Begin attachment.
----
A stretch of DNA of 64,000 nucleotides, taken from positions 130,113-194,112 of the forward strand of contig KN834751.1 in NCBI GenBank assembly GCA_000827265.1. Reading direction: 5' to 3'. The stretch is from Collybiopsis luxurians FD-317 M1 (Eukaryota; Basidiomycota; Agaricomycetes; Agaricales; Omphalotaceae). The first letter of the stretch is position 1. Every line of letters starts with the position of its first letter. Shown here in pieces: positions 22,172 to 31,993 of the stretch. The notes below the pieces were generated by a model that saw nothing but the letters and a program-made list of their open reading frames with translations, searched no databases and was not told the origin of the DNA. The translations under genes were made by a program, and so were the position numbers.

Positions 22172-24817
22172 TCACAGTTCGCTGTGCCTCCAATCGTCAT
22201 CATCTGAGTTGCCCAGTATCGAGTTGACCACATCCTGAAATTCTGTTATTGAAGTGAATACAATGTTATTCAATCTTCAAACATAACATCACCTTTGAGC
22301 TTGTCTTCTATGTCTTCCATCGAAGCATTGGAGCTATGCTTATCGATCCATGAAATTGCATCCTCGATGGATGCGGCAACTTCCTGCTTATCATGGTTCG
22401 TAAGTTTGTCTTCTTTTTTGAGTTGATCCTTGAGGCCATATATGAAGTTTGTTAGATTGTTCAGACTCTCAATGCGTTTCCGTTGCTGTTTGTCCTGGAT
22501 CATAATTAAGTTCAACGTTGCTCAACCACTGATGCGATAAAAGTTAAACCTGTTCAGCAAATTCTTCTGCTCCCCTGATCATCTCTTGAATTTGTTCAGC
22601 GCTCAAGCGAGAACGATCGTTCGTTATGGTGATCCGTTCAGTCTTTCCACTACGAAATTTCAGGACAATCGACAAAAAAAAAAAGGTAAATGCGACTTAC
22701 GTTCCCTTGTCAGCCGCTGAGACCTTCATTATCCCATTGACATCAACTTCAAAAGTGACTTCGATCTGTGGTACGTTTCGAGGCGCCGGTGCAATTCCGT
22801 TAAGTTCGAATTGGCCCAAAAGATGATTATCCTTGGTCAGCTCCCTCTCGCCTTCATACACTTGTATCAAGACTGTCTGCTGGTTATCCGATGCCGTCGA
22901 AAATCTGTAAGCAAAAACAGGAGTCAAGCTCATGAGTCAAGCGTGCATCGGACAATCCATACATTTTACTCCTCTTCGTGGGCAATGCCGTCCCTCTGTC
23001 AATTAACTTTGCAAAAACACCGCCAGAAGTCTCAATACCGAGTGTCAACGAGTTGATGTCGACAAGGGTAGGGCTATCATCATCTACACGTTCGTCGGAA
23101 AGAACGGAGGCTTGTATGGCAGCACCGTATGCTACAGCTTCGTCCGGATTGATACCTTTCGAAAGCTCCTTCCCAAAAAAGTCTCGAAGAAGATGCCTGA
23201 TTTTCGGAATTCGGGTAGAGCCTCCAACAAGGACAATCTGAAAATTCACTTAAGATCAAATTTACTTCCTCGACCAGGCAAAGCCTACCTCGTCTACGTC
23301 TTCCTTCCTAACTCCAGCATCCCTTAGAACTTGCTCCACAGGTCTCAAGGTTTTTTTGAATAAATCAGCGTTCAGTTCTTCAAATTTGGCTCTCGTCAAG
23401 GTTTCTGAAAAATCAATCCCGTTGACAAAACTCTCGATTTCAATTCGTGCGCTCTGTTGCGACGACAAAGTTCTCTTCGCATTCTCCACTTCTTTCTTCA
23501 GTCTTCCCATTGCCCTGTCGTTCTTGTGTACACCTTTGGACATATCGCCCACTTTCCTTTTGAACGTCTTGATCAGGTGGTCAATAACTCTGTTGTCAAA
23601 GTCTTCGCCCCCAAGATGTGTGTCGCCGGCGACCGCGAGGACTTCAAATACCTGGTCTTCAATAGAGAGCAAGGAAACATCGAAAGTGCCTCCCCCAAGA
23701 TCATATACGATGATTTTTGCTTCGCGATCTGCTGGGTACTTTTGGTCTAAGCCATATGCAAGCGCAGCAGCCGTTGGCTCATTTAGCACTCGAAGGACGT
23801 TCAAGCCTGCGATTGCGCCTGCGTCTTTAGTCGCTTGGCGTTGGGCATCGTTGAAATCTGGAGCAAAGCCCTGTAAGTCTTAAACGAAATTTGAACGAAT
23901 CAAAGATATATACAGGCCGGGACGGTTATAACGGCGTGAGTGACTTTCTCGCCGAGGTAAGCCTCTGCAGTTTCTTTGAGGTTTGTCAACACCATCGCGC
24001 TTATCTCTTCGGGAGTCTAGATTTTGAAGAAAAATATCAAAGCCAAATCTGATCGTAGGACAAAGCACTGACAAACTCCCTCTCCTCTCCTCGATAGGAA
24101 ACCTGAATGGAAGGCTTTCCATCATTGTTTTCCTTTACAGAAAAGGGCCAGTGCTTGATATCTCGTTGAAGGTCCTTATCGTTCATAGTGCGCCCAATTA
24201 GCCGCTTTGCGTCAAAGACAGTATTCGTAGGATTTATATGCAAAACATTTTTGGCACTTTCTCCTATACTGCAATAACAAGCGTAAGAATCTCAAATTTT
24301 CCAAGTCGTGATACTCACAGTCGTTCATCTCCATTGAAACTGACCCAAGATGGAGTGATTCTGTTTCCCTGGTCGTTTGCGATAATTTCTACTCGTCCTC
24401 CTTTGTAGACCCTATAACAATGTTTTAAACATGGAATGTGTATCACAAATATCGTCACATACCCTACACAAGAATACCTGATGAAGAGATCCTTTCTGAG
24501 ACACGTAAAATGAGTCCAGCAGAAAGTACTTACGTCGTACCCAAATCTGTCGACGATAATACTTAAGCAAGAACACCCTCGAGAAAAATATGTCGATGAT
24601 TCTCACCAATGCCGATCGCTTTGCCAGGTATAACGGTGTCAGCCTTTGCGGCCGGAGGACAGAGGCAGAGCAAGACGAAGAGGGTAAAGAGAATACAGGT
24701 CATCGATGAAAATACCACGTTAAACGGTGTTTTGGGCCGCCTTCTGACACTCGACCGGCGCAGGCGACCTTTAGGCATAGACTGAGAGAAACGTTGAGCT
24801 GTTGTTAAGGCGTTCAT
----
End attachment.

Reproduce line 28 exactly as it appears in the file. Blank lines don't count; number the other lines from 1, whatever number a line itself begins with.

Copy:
24601 TCTCACCAATGCCGATCGCTTTGCCAGGTATAACGGTGTCAGCCTTTGCGGCCGGAGGACAGAGGCAGAGCAAGACGAAGAGGGTAAAGAGAATACAGGT